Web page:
• If the elements you're sorting are floating-point numbers instead of integers, counting sort doesn't work.
  • If the elements you're sorting take their values in a huge range with more possible elements than actual elements in the list, then counting sort is probably not worth it (and would have a high space complexity in addition to time complexity).
  • If the elements you're sorting are not numbers, but complex objects with one number field that you're sorting on, then counting sort doesn't make any sense (although bucket sort would be a possible generalisation for that case).

If you find yourself in a particular situation where counting sort can apply, sorting n integers taking value in range [1, k], then:

  • Merge sort has time complexity O(n log(n)) and space complexity O(n);
  • Counting sort has time complexity O(n + k) and space complexity O(n + k).

If you find yourself in this particular situation and if k and n are such that k ∈ O(n), then counting sort is more efficient than merge sort.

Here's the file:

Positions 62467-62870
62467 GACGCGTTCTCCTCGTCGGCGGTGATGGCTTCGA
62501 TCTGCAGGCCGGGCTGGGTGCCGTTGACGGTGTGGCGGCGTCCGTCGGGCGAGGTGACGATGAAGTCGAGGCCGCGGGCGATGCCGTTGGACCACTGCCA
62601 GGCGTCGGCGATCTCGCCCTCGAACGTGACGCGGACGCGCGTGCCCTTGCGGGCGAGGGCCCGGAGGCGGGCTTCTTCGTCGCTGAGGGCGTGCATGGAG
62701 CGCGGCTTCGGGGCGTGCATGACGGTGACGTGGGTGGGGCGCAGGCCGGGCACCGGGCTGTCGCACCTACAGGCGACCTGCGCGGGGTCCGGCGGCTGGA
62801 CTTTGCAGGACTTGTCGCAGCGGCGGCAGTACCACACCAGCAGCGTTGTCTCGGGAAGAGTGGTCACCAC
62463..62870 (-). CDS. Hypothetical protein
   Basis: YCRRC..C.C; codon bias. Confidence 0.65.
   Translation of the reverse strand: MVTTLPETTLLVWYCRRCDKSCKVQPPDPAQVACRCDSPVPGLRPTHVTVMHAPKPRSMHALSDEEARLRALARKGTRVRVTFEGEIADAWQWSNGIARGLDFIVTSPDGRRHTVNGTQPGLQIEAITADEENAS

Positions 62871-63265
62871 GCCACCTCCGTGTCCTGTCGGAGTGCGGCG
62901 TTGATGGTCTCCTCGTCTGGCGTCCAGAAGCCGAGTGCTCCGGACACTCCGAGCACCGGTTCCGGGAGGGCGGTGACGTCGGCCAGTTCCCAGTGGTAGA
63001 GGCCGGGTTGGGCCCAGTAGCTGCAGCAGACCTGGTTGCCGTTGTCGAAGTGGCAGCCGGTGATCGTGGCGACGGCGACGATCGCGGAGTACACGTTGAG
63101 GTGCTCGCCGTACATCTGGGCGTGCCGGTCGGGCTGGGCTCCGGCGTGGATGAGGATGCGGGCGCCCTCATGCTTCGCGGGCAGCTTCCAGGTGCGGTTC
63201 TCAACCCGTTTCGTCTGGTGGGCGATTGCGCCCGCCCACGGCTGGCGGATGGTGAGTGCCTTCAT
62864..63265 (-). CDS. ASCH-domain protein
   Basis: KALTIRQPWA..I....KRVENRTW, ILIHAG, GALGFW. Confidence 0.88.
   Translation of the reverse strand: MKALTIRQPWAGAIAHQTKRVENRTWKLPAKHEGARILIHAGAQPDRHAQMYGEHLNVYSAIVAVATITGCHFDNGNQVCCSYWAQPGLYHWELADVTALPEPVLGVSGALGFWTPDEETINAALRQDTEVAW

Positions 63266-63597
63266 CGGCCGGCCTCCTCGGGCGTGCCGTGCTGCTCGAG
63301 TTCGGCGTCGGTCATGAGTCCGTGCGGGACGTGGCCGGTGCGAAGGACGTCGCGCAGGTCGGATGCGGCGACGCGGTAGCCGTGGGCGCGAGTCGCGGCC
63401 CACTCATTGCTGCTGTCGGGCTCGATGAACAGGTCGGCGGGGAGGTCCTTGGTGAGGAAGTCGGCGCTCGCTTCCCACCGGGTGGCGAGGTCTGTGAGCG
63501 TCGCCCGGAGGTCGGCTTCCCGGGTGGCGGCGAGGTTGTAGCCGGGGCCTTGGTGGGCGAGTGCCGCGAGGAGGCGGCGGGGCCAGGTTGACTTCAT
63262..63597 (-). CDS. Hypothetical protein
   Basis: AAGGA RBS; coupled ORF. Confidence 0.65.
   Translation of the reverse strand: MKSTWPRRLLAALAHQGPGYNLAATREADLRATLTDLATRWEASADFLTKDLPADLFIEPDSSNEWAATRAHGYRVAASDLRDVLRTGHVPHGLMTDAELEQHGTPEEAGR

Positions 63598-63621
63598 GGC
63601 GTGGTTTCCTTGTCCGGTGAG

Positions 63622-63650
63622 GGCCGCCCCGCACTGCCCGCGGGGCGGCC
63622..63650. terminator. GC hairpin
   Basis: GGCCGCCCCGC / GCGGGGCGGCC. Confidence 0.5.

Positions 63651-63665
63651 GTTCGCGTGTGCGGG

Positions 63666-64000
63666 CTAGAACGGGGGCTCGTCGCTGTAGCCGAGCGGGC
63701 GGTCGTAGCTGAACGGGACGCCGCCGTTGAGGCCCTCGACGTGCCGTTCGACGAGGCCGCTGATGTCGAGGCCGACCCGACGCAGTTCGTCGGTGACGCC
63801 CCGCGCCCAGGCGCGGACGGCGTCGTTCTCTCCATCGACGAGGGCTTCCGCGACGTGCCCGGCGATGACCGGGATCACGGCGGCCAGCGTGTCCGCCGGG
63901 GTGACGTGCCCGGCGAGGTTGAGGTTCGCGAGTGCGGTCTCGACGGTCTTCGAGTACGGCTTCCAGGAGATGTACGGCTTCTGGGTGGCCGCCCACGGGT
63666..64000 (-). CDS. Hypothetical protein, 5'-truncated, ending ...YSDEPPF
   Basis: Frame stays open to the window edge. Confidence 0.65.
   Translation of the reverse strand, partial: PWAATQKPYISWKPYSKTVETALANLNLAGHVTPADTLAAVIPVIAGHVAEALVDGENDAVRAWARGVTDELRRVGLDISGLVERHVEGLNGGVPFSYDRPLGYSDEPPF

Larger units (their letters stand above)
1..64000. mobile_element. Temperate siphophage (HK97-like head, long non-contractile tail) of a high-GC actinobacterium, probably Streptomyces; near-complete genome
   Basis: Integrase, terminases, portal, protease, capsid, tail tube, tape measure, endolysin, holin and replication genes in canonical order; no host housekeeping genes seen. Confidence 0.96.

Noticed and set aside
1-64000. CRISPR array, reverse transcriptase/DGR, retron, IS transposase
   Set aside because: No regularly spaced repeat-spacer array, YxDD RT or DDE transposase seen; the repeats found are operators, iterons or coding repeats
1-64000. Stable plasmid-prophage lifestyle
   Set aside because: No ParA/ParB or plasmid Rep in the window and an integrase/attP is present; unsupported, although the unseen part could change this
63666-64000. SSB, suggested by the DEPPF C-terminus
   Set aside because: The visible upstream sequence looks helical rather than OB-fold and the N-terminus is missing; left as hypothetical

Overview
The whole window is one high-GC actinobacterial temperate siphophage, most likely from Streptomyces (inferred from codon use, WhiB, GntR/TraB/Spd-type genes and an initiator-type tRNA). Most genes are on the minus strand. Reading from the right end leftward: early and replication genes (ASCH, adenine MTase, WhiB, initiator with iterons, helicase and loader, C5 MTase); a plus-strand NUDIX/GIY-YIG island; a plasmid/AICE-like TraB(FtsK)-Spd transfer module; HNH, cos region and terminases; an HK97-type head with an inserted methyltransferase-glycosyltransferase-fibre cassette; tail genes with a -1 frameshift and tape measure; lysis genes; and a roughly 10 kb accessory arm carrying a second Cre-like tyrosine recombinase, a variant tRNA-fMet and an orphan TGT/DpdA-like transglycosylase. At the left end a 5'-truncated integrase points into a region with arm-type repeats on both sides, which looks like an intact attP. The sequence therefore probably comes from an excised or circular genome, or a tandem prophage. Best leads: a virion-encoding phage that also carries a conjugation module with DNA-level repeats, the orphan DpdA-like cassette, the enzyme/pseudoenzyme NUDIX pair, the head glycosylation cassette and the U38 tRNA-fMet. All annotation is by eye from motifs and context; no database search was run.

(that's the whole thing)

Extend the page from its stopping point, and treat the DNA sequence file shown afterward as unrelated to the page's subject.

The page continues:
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There is nothing wrong. Counting sort is definitely better in the sense of having a lower time complexity if the integers have a fixed range. And they very likely had a fixed range when you generated the data, even if you didn't realize it.

But remember what a lower time complexity means: It will eventually be faster than the algorithm with higher time complexity with a large enough n. Your n is just not large enough. It might be discouraging if you pick an n much smaller than the range, as counting sort may appear significantly worse. But just try again using an n so that you will wait for minutes for it to finish. There isn't anything that deep here.

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A recursive bucket sort can have time complexity O(n*log(k)/log(n)). The space needed is O(n).